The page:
(Original Publication Date, 18 February 1991)
Panel 1: According to this website
The Urban speed limit in every province/territory is 50 km/hr. I think the point Lynn might be trying to make is that it is okay to be 10 km over the speed limit. It isn’t. But a lot of drivers consider the speed limit to be a lower limit and not the upper limit it is. By the way, even though the daily comic strip just before this one had seat belts drawn in for the reprint, this particular comic strip has Mike and John wearing them even back in 1991. The message in 1991 appears to have been that it’s okay to play with other parents’ kids’ lives, but not your own.
Panel 2: I would blame the colourist for that black stop sign, except it was coloured black back in 1991. John had a rolling stop. Again, I suspect Lynn Johnston is trying to say this is no big deal. Speaking as someone who has been pulled for a rolling stop (and twice when it wasn’t true), I am very sensitive about this particular traffic law. Again Michael is right, but bad driver John doesn’t want to hear it.
Panel 3: John has decided to let Michael break the law and drive the car the rest of the way home. Michael is excited like a kid who has never tried to do that before. A little reminder of what the driving laws in Ontario are:
• Learner’s permit (G1): Available at the age of 16.
• Probationary licence (G2): Available after having held a G1 licence for 12 months, or eight months if the driver has completed and passed a ministry-approved driver education course.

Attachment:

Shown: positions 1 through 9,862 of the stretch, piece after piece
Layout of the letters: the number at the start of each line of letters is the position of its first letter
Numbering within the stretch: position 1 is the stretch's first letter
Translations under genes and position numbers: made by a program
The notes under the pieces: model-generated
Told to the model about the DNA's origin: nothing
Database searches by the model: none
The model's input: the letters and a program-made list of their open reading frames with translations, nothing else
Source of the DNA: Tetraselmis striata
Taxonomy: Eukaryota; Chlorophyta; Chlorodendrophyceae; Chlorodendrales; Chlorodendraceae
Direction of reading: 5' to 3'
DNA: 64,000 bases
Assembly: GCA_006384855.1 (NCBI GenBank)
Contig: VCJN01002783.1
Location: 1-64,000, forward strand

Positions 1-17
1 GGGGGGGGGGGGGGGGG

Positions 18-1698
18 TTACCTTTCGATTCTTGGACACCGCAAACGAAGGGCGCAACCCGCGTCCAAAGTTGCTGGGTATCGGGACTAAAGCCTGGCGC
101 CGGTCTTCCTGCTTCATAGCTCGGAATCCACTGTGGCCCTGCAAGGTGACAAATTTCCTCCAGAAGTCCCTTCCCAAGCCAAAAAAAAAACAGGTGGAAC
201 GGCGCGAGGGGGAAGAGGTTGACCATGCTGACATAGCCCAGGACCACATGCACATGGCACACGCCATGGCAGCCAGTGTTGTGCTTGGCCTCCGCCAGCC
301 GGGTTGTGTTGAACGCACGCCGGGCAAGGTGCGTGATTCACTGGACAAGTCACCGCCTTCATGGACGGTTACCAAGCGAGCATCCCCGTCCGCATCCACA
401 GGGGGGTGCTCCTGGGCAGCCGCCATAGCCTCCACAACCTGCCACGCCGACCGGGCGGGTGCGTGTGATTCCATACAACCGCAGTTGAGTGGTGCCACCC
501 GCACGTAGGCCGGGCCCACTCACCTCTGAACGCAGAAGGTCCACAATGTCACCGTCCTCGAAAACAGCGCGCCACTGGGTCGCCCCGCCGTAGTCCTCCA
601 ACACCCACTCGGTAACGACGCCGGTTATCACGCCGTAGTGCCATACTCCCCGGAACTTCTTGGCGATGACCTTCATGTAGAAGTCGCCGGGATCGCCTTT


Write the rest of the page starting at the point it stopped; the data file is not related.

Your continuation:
• Full licence (G): After 1 year of possessing the G2 licence.
Panel 4: Michael gets to drive the length of the driveway, which is actually the way my father taught my sister to drive. Not me. I terrified my father the one time we tried that by following his instructions to the letter.
Ultimately Lynn Johnston will settle on the idea the Pattersons have a driveway this long.
Before then, the driveway was much longer and we still see that long driveway in today’s comic strip.
Summary: I know with my own children that once they went through a driver’s education course they became hypercritical of their parents’ driving, so part of this comic strip rings true. The problem is that Michael has not yet been through a driver’s education course and that will not happen for another year. Aaron Johnston, on the other hand, was 17 years old when this comic strip was published, so this story was probably from Lynn’s (or some other person’s) experience dealing with Aaron learning to drive. It is not uncommon for Lynn to take an Aaron story and translate it to Michael, while forgetting that 3-year-freeze difference in age she is so fond of bragging about.